Poilievre plans lawsuit against big pharma if elected

Conservative Party leader Pierre Polivre says he will file a $44 billion lawsuit against pharmaceutical companies to explain their role in the opioid epidemic if he is elected prime minister.

He said Tuesday that the Poyrivre government will join as a plaintiff in an existing class action lawsuit filed by the province of British Columbia, seeking an additional $4 billion in damages to the federal health care system and “will pursue another federal lawsuit.” rice field. Non-medical costs such as border security, prisons, and indigenous programming.”

“A total of about $44 billion to $45 billion is what big pharmaceutical companies owe federal taxpayers, and we’re going to use that money for recovery and treatment,” Poilievre said.

In 2018, BC filed a lawsuit on behalf of Canada’s federal, provincial and territorial governments to recover costs “resulting from the misconduct of opioid manufacturers, distributors and their consultants,” according to the province. filed a class action lawsuit.

The company has named Purdue Canada, part of US pharmaceutical giant Purdue Pharma, as one of more than 40 manufacturers and distributors in the class action lawsuit.

In June 2022, BC settled with Canada’s Purdue for $150 million, and the provincial government plans to “progress aggressively until all remaining defendants are held accountable.”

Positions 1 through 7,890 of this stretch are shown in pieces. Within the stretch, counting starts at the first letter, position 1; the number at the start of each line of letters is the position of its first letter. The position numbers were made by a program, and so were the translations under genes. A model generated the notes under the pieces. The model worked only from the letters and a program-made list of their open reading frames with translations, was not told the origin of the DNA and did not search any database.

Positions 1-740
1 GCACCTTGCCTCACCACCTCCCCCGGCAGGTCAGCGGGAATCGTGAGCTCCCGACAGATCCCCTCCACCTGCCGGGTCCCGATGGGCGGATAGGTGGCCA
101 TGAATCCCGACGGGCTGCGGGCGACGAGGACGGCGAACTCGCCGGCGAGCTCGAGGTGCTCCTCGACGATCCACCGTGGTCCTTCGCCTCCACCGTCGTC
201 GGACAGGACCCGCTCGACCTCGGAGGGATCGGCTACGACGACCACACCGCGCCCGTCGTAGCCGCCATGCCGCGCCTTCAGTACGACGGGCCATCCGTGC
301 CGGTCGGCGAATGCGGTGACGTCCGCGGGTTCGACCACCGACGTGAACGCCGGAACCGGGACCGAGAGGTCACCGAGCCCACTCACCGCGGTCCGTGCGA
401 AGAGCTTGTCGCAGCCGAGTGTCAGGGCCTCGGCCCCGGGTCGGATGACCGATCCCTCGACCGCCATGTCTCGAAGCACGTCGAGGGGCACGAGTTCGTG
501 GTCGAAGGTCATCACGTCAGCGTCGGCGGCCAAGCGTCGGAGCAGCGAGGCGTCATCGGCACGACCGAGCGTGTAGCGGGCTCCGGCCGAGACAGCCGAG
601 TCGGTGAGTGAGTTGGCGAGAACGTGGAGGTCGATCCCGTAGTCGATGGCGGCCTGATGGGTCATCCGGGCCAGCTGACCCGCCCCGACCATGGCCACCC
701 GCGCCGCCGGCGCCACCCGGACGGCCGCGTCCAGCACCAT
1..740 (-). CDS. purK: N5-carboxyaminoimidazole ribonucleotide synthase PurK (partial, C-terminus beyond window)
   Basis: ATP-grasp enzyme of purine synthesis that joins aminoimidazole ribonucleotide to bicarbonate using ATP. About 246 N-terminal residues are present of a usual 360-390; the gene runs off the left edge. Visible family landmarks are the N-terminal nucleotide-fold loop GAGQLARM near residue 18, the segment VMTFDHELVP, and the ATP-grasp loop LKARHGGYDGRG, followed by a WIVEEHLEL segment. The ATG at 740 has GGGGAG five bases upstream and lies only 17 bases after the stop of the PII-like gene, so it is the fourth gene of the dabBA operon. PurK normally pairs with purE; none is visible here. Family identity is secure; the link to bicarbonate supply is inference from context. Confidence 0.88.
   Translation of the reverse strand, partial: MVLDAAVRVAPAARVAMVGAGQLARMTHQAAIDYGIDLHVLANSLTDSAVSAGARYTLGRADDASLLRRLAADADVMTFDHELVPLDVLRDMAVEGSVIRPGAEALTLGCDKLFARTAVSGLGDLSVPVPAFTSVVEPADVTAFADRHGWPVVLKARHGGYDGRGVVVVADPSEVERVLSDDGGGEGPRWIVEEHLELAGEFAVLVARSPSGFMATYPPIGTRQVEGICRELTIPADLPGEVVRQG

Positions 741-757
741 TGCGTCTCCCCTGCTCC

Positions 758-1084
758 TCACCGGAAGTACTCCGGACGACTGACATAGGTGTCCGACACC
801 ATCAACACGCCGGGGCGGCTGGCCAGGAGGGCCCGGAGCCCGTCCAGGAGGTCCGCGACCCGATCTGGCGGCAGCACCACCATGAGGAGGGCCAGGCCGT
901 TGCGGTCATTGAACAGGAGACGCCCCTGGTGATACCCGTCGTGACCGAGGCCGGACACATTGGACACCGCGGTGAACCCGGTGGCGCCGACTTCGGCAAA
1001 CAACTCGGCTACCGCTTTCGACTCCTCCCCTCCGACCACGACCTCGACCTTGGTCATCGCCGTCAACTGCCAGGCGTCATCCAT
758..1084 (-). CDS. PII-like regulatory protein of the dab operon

Poilievre told reporters on Tuesday that if elected, he would not only sign BC’s class action lawsuit, but also start one at the federal level.

“Those who profited from this misery should pay their bills,” he said, standing in front of dozens at The Last Door, a drug and alcohol treatment center in Vancouver.

“These powerful multinationals knew exactly what they were doing, but they continued to do it anyway to benefit themselves and their wealthy management teams.

Citing the number of opioid-related deaths and hospitalizations in Canada, the Conservative Party leader said that “the NDP-liberal approach to solving the problem has failed” and that the rise of drugs in Canada and He blamed the current government for the addition.

He also echoed a message from a visit to British Columbia last November, in which he said in a video at the time that “everything feels like it’s broken” under Trudeau Liberal, adding that the “massive” increase It said we should stop funding monitored consumption sites because it connects. With overdose and crime.

At the time, Carolyn Bennett, Minister for Mental Health and Addiction, called Polivre’s comments “irresponsible” and “misguided” and “irresponsible populist nonsense”.

“The evidence for this is clear. Secure supplies save lives. We can’t afford to go back to harmful and unscientific ideologies at the cost of people’s lives,” she tweeted in November.

Poilievre said at the time that the monitored consumption site’s funds should be spent on border security and that a tougher stance should be taken against repeat offenders “who prey on addicts,” but on Tuesday , he said those sites’ funds should be redirected to recovery and recovery. treatment program.

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